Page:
That case is on point to the facts here. Southern Credit sent a tape to Georgia that Lockard alleged was defamatory, which was used by Equifax here in Georgia. Lockard did not allege that Southern Credit regularly did or solicited business in Georgia, engaged in any persistent course of conduct in Georgia, or derived substantial revenue from goods used or consumed or services rendered in Georgia. Southern Credit denied that it has done any such activity in Georgia. Therefore, the district court correctly found that because Southern Credit did not solicit or transact business in Georgia and did not commit a tortious act in Georgia, it had no personal jurisdiction over Southern Credit.
As to defendant/appellee BR Medical, appellant's only allegation of a basis for jurisdiction over BR Medical was that BR Medical had contacts with Georgia through its agent Southern Credit. Because the district court lacked jurisdiction over the agent, the district court lacked jurisdiction over the principal.24 Moreover, the appellant did not raise this argument of principal and agent in the district court.25 The district court's dismissal of those defendants for lack of personal jurisdiction was not erroneous.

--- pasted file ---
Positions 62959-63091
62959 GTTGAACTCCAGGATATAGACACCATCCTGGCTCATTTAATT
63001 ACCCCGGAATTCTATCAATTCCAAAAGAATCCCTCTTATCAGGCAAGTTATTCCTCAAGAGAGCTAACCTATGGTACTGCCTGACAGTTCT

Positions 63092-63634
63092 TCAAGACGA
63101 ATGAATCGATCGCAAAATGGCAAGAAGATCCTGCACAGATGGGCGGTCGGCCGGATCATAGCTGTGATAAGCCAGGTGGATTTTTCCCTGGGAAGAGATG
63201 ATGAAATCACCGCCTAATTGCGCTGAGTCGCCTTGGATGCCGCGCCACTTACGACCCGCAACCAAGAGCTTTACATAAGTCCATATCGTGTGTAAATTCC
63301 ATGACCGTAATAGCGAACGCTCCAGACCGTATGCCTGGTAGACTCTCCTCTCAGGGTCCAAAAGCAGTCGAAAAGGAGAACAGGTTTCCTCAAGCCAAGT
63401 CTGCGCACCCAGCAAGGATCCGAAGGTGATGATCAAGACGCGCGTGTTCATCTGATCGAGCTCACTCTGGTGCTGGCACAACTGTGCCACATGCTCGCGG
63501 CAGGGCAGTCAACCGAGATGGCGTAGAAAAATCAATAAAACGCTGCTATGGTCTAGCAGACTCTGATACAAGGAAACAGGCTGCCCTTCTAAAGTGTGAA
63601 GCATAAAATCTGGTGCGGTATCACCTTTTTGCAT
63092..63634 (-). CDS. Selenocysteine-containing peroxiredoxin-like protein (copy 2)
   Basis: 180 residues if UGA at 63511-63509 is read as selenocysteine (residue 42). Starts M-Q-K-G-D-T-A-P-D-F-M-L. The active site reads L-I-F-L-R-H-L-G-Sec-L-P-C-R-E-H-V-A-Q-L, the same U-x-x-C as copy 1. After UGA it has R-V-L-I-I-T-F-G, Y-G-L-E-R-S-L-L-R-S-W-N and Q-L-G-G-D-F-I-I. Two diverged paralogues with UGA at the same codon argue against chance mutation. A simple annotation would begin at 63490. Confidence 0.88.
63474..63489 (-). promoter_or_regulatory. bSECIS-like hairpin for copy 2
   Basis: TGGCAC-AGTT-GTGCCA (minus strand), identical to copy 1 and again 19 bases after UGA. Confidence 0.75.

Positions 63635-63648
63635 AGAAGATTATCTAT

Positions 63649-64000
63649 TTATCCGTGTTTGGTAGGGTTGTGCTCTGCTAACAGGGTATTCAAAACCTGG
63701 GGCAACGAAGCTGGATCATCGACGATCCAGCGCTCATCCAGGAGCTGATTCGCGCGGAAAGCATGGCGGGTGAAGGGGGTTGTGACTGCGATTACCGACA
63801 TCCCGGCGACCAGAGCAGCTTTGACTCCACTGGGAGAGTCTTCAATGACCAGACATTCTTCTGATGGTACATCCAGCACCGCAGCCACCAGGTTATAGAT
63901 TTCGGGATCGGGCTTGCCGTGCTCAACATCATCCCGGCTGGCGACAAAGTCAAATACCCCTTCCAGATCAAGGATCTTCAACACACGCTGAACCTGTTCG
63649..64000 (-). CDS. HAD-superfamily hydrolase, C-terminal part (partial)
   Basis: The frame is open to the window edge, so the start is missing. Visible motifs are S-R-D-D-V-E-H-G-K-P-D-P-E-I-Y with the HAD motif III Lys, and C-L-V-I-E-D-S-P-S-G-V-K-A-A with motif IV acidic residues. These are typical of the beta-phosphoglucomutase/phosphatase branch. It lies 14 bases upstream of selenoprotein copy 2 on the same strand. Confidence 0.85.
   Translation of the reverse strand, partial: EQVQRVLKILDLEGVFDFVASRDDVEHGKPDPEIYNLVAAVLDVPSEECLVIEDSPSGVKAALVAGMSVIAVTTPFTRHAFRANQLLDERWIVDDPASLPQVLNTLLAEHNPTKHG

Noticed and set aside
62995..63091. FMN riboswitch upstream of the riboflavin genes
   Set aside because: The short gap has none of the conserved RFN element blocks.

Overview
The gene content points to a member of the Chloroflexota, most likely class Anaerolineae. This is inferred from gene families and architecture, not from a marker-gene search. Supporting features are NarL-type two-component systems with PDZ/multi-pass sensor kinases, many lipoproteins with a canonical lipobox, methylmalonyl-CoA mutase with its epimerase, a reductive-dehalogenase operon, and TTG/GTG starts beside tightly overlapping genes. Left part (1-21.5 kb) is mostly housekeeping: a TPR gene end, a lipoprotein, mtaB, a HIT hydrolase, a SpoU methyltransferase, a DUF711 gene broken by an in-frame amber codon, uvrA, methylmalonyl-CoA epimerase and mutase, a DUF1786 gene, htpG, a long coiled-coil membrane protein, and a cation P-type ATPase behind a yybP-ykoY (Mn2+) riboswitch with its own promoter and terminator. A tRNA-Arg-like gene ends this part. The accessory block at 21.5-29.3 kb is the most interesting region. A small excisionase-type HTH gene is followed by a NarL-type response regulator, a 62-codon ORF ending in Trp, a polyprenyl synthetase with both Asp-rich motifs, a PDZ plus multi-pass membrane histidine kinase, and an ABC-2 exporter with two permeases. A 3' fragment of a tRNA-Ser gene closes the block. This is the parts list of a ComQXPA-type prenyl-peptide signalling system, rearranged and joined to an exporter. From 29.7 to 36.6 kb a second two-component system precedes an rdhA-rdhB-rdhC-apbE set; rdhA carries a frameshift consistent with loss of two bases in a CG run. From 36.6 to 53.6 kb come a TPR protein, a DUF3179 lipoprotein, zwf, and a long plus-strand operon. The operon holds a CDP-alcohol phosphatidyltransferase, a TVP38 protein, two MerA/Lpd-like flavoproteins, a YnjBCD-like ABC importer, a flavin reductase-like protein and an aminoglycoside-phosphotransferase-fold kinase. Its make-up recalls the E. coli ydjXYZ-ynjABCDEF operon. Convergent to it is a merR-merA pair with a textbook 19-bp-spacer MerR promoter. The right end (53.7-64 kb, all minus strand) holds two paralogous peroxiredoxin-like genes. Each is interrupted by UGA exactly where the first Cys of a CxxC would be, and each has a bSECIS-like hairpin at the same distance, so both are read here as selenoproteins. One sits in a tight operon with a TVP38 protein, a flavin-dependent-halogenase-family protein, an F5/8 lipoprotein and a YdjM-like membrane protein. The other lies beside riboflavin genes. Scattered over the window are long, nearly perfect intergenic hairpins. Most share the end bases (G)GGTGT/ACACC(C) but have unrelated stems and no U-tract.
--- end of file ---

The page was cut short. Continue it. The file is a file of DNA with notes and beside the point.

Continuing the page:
Denial of the motion to amend the complaint
Appellant argues that he was entitled to amend his complaint under the Federal Rules of Civil Procedure to add state law claims against Equifax and ECIS. Equifax and ECIS were not included in the district court's Rule 54(b) certification, and no final order exists from the district court as part of this appeal as to all claims against these two parties. We have jurisdiction over appeals from all final decisions of district courts, unless direct review to the Supreme Court exists, or the appeal falls within the parameters of the collateral order doctrine.26 Appellant does not allege that the district court's order denying his motion to amend his complaint was conclusive, resolved important questions separate from the merits, and was effectively unreviewable on appeal from the final judgment in the underlying suit.27 We decline to reach such a conclusion.